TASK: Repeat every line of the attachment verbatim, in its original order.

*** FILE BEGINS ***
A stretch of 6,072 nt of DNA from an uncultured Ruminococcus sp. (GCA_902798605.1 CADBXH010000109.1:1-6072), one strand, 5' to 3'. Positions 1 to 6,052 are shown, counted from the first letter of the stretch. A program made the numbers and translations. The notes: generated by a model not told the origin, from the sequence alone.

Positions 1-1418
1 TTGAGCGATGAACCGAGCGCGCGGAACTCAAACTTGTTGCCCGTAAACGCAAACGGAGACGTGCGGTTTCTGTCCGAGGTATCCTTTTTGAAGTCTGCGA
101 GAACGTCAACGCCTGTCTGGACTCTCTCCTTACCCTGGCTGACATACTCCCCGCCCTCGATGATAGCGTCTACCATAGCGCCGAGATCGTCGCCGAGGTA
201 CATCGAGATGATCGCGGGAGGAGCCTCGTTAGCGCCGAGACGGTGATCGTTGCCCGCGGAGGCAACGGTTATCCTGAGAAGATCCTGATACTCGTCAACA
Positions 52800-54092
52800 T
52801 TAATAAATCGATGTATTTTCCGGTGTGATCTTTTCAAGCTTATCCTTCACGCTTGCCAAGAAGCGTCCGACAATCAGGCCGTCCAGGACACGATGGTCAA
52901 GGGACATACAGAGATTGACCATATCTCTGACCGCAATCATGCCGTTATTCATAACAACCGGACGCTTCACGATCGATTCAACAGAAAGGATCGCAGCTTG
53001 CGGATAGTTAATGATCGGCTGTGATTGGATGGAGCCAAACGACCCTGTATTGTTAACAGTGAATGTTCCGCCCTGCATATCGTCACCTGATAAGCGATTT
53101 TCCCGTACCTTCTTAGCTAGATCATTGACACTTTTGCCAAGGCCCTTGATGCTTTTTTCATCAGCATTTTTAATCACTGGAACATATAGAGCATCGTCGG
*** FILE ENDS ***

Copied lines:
A stretch of 6,072 nt of DNA from an uncultured Ruminococcus sp. (GCA_902798605.1 CADBXH010000109.1:1-6072), one strand, 5' to 3'. Positions 1 to 6,052 are shown, counted from the first letter of the stretch. A program made the numbers and translations. The notes: generated by a model not told the origin, from the sequence alone.

Positions 1-1418
1 TTGAGCGATGAACCGAGCGCGCGGAACTCAAACTTGTTGCCCGTAAACGCAAACGGAGACGTGCGGTTTCTGTCCGAGGTATCCTTTTTGAAGTCTGCGA
101 GAACGTCAACGCCTGTCTGGACTCTCTCCTTACCCTGGCTGACATACTCCCCGCCCTCGATGATAGCGTCTACCATAGCGCCGAGATCGTCGCCGAGGTA
201 CATCGAGATGATCGCGGGAGGAGCCTCGTTAGCGCCGAGACGGTGATCGTTGCCCGCGGAGGCAACGGTTATCCTGAGAAGATCCTGATACTCGTCAACA
Positions 52800-54092
52800 T
52801 TAATAAATCGATGTATTTTCCGGTGTGATCTTTTCAAGCTTATCCTTCACGCTTGCCAAGAAGCGTCCGACAATCAGGCCGTCCAGGACACGATGGTCAA
52901 GGGACATACAGAGATTGACCATATCTCTGACCGCAATCATGCCGTTATTCATAACAACCGGACGCTTCACGATCGATTCAACAGAAAGGATCGCAGCTTG
53001 CGGATAGTTAATGATCGGCTGTGATTGGATGGAGCCAAACGACCCTGTATTGTTAACAGTGAATGTTCCGCCCTGCATATCGTCACCTGATAAGCGATTT
53101 TCCCGTACCTTCTTAGCTAGATCATTGACACTTTTGCCAAGGCCCTTGATGCTTTTTTCATCAGCATTTTTAATCACTGGAACATATAGAGCATCGTCGG